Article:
Regiment has unfinished business in the desert
Manfred Man's sprinter returns after a year off to retain the Sprint Cup and land another shot at Dubai glory having missed the race last year
Perhaps the luxury conditions for visiting horses in Dubai last year played a role in Eagle Regiment being injured and unable to race, but jockey Olivier Doleuze was more than a little bit excited about going back for "some revenge" after the gelding returned from a year off the scene to win the Kent & Curwen Centenary Sprint Cup for a second time.
In a training triumph for Manfred Man Ka-leung, who also landed his 300th career winner, Eagle Regiment gave the handler his second Group One win and in arrogant style, taking the straight-course feature by the scruff of the neck when Doleuze pressed the button.
Rewind 12 months and Eagle Regiment's victory in the Centenary Sprint booked him a place in the Al Quoz Sprint at Meydan but, while he made it to Dubai, he never got as far as the race.
"The boxes for the horses in Dubai are quite luxurious and the mafoo they assigned us put a lot of bedding down in it," Man said yesterday. "I think this horse was enjoying himself so much rolling around in the thick bedding that he hit his hind leg on the wall. It wasn't really serious, but we just had to give him plenty of time to rest and heal. I was quite confident today, but one year off was the question."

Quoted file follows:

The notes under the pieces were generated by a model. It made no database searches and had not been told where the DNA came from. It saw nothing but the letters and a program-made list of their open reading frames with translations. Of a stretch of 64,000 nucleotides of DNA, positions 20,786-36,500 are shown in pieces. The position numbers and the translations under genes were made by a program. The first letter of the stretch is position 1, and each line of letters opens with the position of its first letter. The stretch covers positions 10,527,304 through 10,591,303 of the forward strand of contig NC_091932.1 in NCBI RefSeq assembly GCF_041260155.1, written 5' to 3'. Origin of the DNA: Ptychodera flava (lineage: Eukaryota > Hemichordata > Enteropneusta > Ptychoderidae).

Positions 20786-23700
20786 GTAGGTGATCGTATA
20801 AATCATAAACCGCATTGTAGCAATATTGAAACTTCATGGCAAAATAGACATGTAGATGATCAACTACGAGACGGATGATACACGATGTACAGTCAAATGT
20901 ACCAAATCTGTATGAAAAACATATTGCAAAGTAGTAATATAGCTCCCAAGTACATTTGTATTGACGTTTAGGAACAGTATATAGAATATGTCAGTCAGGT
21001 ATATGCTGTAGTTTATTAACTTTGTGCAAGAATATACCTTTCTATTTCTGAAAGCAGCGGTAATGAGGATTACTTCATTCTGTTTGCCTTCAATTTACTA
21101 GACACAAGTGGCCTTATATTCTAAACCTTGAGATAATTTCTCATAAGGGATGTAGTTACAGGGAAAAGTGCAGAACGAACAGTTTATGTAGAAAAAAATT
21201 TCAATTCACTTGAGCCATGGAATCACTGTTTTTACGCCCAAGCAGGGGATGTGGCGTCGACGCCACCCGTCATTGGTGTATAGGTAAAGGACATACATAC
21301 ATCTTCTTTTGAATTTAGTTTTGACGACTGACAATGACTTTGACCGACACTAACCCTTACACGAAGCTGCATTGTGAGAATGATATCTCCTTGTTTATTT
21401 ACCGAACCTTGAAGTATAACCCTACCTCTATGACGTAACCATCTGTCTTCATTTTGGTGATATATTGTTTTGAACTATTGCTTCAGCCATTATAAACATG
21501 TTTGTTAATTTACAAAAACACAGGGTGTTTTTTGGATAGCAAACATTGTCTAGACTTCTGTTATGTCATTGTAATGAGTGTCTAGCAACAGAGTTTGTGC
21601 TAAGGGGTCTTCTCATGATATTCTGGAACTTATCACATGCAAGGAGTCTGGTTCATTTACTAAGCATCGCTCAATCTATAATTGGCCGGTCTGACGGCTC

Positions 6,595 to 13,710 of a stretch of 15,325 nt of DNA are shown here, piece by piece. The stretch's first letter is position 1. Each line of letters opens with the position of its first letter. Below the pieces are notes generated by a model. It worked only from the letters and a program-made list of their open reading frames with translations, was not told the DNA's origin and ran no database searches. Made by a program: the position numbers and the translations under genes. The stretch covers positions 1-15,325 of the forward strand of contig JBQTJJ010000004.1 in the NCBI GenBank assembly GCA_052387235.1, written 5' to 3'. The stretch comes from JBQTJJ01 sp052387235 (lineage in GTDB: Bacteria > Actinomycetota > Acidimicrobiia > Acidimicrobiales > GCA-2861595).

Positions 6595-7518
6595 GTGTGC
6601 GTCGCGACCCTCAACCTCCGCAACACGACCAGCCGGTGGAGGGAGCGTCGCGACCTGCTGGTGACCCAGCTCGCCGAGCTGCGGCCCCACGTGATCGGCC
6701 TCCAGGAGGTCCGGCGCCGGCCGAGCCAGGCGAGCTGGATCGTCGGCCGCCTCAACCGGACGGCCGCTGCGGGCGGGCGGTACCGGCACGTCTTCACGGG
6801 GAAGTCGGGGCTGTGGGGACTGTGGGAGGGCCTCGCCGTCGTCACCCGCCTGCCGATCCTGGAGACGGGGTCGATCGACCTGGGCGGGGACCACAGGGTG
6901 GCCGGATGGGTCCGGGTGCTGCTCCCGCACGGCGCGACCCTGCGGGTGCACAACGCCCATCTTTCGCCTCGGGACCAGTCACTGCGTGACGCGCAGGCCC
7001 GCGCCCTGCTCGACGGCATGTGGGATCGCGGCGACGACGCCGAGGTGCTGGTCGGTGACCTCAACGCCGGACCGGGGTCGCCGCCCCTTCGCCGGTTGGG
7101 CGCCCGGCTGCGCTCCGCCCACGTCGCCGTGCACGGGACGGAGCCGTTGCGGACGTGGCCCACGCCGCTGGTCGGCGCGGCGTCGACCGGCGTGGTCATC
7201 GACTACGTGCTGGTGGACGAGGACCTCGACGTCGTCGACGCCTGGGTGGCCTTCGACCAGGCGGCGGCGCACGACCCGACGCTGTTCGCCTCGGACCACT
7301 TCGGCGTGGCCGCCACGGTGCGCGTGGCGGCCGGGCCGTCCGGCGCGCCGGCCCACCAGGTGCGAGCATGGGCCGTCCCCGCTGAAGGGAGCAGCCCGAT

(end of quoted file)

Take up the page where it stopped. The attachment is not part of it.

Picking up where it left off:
Now Man and Doleuze are looking for a return trip to Dubai with the five-year-old, who has truly turned out to be a one-trick pony requiring a straight course, and the Centenary Sprint is the only Group One available here.
"I hope now he goes to Dubai and then to England for Royal Ascot - so what if he races only a few times a year, if he can win those kinds of races then that is enough anyway. Better that than try to make him something he is not," Doleuze said. "He is one of the best horses I have ever ridden, a machine, but when you ride him around a turn, it's like two completely different horses, there is no comparison. Even in trackwork."
Despite the long break, Man and Doleuze had given Eagle Regiment a solid preparation aimed at yesterday's race, including three barrier trials.
"Manfred and his staff have done a fantastic job with the horse, with three trials, he was spot on. Each trial, I've been increasing his progression and the last trial I pushed him a little bit to clean him out inside. It is not easy to come back after such a long time away but his last trial, he showed me he was there, and he was happy in his work, which is the most important thing," Doleuze said.
"Last year when he won, there had been some rain and the track was a little bit wet and so people think that he must like the wet, but he was not so impressive last year as today. I think on the firm track, they can't match his natural speed."
Eagle Regiment was displaced as favourite for the race late in betting as Lucky Nine was smashed down to 3.4, but the triple Group One winner did not show the dash needed after racing alongside Eagle Regiment much of the race and had to settle for fifth.
The eye-catching run in the race was the John Moore-trained Frederick Engels hurtling home from last to finish second and he, too, is headed for Dubai if he can gain an invitation to the Golden Shaheen.
"I'd have loved to win it, but I have to be happy with his performance and 1,200m on the Tapeta surface would really suit him," said Moore, who also finished fourth with Captain Sweet.
"He's entered for Dubai as well but I think he might be better suited going to the race in Singapore in May."